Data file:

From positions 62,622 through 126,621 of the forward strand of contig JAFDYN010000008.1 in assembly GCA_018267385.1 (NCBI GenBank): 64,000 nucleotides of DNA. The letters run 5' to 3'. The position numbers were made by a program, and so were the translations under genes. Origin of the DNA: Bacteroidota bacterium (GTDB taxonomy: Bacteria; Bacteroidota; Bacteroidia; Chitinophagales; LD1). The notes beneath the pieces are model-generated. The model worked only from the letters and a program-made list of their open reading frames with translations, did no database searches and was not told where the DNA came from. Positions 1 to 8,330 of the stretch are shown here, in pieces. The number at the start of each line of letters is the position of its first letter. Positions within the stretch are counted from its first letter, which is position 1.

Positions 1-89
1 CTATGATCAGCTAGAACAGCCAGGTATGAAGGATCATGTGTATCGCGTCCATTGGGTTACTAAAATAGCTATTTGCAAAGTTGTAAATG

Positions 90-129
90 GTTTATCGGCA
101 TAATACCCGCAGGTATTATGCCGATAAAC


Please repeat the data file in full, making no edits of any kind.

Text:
From positions 62,622 through 126,621 of the forward strand of contig JAFDYN010000008.1 in assembly GCA_018267385.1 (NCBI GenBank): 64,000 nucleotides of DNA. The letters run 5' to 3'. The position numbers were made by a program, and so were the translations under genes. Origin of the DNA: Bacteroidota bacterium (GTDB taxonomy: Bacteria; Bacteroidota; Bacteroidia; Chitinophagales; LD1). The notes beneath the pieces are model-generated. The model worked only from the letters and a program-made list of their open reading frames with translations, did no database searches and was not told where the DNA came from. Positions 1 to 8,330 of the stretch are shown here, in pieces. The number at the start of each line of letters is the position of its first letter. Positions within the stretch are counted from its first letter, which is position 1.

Positions 1-89
1 CTATGATCAGCTAGAACAGCCAGGTATGAAGGATCATGTGTATCGCGTCCATTGGGTTACTAAAATAGCTATTTGCAAAGTTGTAAATG

Positions 90-129
90 GTTTATCGGCA
101 TAATACCCGCAGGTATTATGCCGATAAAC